NWGSD Career Talk


Clarion photo Jordan Sindelar

NWGSD president Ali King

By Ally Keefe, Reporter

You may not have heard of Nasty Women Get S— Done (NWGSD), but you’ve probably seen an “In Our America…” sign in someone’s yard or window. NWGSD is the organization behind that. They donate the money from sales to other groups that are upholding the values on their sign. 

Ali King and Margaret Foley, the president and communications director respectively for NWGSD, visited Cleveland to talk about their experiences with NWGSD and their careers in politics. King is the political director for U.S. Congressman Earl Blumenauer (D-Portland). Currently, Foley is working in communications for the campaign of a secretary of state candidate.

The organization started when King was upset with the results of the 2016 presidential election and she wanted to do something about it. A few days after the election she made a Facebook event inviting people to her house to talk about politics and activism. King was shocked when 40 people turned up. The group ended up being called Nasty Women Get S— Done, partially as a reference to Trump having called Clinton a “nasty woman” during the election. They soon formed a board and became a 501c4. 

After only three years, the group has around 8,000 members and supporters in multiple other states and even a few other countries. King said that she “didn’t ever think it would become this big.” Since starting out, they have grown their reach and capabilities. At this point they regularly organize rallies and other protests. When the group was just starting out, they couldn’t do much, but “today that’s possible for us to do,” said Foley. 

After getting the organization started, they wanted to send out a positive message. Someone had seen a similar version with different phrases and the background was a rainbow flag. They came up with an idea to make one of their own with their own phrases on it. The artist agreed to let them use it and said that he wanted to get the message out so that more people would see it. NWGSD had a hard time deciding what the background could be. The American flag was considered, but they didn’t like the association it had with conservatives. King said that eventually “we decided to reclaim it, it was our flag.”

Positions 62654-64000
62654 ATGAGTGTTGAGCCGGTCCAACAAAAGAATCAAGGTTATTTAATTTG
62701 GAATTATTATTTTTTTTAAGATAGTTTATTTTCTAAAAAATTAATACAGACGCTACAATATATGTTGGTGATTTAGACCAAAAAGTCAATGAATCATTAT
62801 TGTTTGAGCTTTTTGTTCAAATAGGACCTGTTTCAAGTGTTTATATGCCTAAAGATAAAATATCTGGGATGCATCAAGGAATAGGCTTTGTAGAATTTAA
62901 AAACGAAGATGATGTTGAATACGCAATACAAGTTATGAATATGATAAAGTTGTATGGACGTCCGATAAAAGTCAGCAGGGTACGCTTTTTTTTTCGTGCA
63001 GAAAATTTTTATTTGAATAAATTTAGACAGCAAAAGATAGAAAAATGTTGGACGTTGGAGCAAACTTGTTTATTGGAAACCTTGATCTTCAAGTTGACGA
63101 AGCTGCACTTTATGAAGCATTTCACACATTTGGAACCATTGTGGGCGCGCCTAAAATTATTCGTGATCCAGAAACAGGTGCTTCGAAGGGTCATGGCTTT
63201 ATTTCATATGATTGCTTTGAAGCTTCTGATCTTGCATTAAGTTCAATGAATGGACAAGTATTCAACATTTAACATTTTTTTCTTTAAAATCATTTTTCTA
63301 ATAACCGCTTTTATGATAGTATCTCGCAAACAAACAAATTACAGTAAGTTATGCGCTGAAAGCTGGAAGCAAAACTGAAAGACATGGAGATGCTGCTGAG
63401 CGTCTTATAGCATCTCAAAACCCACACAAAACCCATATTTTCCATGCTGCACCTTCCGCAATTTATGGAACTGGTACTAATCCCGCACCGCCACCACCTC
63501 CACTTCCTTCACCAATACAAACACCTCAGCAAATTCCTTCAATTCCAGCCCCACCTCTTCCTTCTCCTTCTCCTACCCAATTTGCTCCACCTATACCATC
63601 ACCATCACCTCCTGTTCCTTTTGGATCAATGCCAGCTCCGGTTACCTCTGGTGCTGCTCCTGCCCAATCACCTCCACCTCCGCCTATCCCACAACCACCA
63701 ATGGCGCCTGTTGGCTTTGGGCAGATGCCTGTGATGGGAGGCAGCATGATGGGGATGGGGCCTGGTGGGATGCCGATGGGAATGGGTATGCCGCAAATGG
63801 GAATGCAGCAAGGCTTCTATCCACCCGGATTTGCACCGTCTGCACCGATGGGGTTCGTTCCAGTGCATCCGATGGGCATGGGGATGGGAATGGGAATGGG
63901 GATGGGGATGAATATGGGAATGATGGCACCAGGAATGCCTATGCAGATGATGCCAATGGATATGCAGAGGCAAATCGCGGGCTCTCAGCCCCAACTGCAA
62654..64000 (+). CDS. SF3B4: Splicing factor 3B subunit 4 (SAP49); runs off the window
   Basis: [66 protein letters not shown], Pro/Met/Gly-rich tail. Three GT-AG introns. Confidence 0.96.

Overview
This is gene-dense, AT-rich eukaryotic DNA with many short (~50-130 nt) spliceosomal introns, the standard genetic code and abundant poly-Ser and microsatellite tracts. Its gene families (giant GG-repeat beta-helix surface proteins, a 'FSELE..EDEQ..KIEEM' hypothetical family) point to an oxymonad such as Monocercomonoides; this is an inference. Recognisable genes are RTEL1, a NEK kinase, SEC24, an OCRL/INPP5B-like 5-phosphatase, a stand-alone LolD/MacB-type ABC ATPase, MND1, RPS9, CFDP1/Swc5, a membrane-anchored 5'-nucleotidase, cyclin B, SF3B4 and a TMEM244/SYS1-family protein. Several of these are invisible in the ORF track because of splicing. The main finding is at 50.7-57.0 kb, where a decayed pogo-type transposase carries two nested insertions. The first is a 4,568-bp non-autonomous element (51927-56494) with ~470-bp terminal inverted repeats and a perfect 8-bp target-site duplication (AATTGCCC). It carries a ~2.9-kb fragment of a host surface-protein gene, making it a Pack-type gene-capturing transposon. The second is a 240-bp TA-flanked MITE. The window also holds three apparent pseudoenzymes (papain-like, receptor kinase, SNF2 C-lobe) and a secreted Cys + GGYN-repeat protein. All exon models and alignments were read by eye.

They began selling the image in the form of stickers and signs at various local businesses.They started donating all of the profits to other organizations that upheld the values on the sign. After three years, they have donated $150,000 to various organizations. They have also hosted conferences and meetings and have hosted Oregon senators at their meetings, as well as two Oregon members of congress and many other Oregon representatives. NWGSD has been behind many marches, rallies, and they organize postcard writing groups for people to share their opinions with their representatives.

There was little discussion about turning interest in political activism into a career. However, it is likely that doing something similar to the “In Our America…” signs could be a successful way to spread an activist message and support a career. The technique would be to appeal to the political beliefs of people and provide them a way to present those beliefs to others by purchasing something like a sign or sticker. 

Aside from working with NWGSD, King also has a career in politics. She works as the campaign director for Congressman Blumenauer. After a couple years of mutual support between Blumenauer’s team and NWGSD, King realized how much she enjoyed political work. A few months after mentioning that she was looking for a political job, she got hired as Blumenauer’s political director. She works in campaign, while others work with Congress. Her job includes connecting the campaign to local organizations and arranging assistance for them from the Congressman. King also handles email and social media for him along with other ways for him to learn about the interests of the community. She recommends getting an internship under a politician as a good way to get a career in politics. 

Foley has had lots of experience in her work with communications and networking, which she says is very important in politics as well as activism. She says that working in political and social justice communications requires an awareness of everything that is happening in that field. There is a need to constantly adjust your actions depending on current events or opponent actions. You can have a long-term vision, but it is important to not let it get in the way of what is happening currently. Foley says that some of the best parts of communications, politics, and social justice work is the wide variety of things involved in the job like photography, article writing, and meeting lots of different people.


The talk, held in room 225, was set up by Cleveland junior Yanling Joslin, who used the connection Cleveland science teacher Ami Fox had with King and Foley, to organize the talk. She then got in contact with Emily Hancock, the career coordinator, who arranged a time and place for it to happen at Cleveland. 

Hancock said about the event, “I thought it was really successful. We had a packed room and the students had really good questions. The speakers gave a really good talk.”